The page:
The best thing a Senate majority leader with presidential aspirations can do is quit. That was Bob Dole's strategy in 1996, when he resigned to run against President Clinton. And it may be part of Bill Frist's decision not to seek reelection in 2006. If so, Frist could hardly make a smarter move.
Of course, abandoning the Senate didn't exactly help Dole in the presidential election, but his campaign was beyond rescue anyway. Dole quit in part because his evident mastery of its rules left the impression that he cared more about recondite parliamentary tactics than he did about the presidency. Frist, who many speculate plans a bid in 2008, has the opposite problem. The longer he tries to run the Senate, the more he looks like a bungler whose only principle is personal advancement.
It has been a particularly bad week for Frist. It started when he was outmaneuvered by Senate moderates in his effort to ram through the "nuclear option" and ban judicial filibusters. As this page has noted, Frist was right to try to get rid of the filibuster. But the defection of seven members of his own party, who joined with seven Democrats to reach a compromise on judicial nominations and leave the filibuster intact, didn't reflect well on his leadership skills.
That battle lost, Frist moved on to another defeat, on a bill that would ease restrictions on federal funding for embryonic stem cell research. The bill passed in the House on Tuesday and seems to have a veto-proof majority in the Senate. But Frist is not part of it; he seems to have put his medical knowledge into something like a cryogenic chamber as he ponders whether he's presidential material. And then on Thursday, Frist stood by as Democrats forced a delay in the confirmation of John Bolton, the president's combative nominee for U.N. ambassador.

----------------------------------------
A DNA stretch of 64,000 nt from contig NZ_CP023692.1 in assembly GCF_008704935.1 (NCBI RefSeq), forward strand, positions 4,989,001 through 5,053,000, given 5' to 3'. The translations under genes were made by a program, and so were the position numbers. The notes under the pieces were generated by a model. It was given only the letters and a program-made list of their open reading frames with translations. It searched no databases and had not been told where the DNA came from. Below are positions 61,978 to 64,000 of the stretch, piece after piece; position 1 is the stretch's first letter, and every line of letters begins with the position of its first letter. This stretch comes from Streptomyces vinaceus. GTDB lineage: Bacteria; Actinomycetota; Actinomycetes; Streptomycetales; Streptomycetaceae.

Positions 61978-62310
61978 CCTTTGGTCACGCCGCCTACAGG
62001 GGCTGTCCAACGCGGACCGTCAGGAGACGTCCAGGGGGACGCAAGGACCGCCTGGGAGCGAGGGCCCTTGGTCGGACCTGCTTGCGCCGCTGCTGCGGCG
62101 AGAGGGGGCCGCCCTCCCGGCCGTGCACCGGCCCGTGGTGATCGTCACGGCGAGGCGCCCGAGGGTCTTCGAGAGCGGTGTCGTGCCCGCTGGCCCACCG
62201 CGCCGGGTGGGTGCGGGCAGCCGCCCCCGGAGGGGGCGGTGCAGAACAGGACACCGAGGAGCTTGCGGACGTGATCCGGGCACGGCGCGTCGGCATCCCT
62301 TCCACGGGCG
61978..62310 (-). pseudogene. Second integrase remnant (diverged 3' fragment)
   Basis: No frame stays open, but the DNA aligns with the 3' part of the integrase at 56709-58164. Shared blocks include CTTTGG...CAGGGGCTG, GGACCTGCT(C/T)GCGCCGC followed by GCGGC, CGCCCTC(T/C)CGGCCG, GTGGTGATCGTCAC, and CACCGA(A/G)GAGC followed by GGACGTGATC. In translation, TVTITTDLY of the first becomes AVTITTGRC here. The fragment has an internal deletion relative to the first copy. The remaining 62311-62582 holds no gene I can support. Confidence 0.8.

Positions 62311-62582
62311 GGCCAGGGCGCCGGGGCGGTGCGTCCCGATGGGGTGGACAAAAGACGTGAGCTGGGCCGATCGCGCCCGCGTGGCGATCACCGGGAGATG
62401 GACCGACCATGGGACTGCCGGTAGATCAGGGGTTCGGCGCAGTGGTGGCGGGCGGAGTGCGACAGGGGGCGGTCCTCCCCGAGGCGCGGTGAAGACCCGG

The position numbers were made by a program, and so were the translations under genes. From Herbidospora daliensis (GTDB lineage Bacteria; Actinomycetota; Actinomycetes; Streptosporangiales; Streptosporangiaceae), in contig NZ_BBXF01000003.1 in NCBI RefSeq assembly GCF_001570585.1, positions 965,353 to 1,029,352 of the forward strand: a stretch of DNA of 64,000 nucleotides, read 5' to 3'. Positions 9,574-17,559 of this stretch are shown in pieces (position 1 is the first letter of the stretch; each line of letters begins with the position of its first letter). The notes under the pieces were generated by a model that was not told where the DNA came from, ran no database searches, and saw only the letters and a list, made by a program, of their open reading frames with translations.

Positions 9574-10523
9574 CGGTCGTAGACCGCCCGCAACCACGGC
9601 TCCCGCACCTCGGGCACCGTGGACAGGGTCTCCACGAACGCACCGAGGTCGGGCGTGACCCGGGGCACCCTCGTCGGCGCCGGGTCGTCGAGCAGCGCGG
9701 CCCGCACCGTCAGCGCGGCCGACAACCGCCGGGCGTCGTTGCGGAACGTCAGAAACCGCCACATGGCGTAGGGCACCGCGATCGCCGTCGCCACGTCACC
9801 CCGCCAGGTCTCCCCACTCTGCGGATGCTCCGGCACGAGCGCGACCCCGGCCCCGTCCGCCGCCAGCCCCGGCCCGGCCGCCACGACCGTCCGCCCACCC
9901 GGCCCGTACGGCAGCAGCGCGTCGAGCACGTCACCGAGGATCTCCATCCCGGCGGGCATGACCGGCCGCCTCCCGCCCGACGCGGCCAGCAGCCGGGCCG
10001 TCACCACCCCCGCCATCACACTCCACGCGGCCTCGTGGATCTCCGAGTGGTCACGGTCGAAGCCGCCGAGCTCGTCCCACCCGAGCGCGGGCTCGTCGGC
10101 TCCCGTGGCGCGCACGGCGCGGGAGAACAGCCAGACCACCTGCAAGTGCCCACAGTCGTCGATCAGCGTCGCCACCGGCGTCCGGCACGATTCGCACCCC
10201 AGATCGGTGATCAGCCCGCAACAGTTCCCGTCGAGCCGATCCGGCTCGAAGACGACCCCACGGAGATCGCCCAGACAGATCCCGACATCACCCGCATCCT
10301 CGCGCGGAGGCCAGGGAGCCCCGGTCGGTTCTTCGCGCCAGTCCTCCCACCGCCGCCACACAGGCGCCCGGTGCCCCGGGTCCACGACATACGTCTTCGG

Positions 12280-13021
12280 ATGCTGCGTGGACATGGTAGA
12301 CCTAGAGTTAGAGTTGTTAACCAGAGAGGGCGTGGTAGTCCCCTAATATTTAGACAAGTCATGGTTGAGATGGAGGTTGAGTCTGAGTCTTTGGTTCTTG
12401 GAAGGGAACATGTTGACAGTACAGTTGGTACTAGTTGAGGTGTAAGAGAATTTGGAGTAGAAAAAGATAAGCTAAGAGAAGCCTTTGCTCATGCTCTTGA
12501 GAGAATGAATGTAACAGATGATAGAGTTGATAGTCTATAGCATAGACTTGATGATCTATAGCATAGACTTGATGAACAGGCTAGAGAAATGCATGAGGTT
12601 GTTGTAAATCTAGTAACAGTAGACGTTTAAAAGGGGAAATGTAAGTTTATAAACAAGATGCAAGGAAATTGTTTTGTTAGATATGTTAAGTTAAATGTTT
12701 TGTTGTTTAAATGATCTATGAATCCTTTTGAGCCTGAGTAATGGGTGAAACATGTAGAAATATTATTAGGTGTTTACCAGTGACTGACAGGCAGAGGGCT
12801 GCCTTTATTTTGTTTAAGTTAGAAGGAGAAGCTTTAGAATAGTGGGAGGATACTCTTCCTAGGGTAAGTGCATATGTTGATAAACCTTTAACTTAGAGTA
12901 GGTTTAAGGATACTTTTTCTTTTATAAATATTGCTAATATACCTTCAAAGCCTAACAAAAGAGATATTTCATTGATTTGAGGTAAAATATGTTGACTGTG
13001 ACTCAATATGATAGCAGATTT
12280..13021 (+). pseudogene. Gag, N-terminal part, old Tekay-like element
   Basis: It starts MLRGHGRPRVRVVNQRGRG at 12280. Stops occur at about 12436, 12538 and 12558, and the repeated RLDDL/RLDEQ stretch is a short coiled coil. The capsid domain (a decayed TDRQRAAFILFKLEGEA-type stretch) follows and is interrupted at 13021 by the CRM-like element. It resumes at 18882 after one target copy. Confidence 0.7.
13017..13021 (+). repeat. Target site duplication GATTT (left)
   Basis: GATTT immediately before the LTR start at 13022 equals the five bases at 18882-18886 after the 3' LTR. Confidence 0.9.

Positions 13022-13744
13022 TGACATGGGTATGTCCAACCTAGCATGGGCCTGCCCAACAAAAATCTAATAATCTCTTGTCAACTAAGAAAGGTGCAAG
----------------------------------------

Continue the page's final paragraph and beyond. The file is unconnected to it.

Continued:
Frist may be bringing trouble on himself by trying to satisfy the exorbitant demands of his party's far-right wing, which, like the old Soviet Union, views one concession simply as an occasion to ask for another. Before Frist truckles any further to the conservative base, he would do well to remember that the Hippocratic oath should apply to the Senate as well: First do no harm.